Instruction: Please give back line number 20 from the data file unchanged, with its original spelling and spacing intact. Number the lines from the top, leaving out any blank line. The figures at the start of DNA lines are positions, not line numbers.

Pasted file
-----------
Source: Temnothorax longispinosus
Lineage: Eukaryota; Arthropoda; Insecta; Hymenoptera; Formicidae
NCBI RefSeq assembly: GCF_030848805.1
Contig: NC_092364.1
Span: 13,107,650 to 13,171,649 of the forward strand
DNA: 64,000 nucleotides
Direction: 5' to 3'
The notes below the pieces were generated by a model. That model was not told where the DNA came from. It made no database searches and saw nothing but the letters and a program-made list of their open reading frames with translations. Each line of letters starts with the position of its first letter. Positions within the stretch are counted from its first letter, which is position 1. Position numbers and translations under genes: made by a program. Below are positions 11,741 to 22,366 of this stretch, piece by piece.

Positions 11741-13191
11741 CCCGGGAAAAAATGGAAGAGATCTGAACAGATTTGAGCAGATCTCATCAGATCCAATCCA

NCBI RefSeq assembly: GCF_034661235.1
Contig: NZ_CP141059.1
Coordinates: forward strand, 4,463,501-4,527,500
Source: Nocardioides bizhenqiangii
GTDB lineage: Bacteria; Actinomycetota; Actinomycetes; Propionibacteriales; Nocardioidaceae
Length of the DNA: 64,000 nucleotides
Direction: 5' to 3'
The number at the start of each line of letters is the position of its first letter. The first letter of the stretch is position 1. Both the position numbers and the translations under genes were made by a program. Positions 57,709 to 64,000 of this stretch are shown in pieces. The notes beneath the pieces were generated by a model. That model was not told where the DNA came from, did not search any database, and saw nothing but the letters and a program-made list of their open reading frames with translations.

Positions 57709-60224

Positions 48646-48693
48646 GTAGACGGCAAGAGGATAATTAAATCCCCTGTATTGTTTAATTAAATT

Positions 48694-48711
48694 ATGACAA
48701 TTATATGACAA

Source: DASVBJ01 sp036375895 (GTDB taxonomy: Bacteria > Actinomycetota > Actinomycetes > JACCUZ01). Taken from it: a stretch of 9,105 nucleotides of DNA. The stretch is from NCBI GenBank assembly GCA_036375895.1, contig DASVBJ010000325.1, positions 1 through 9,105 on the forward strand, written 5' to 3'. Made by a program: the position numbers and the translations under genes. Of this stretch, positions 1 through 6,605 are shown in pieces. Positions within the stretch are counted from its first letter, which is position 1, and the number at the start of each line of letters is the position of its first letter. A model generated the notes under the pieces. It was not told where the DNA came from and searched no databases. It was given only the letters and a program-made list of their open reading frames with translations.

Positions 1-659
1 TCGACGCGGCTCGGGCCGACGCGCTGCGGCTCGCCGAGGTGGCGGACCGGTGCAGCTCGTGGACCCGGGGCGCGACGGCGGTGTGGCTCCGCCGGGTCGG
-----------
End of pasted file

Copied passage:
Positions 48646-48693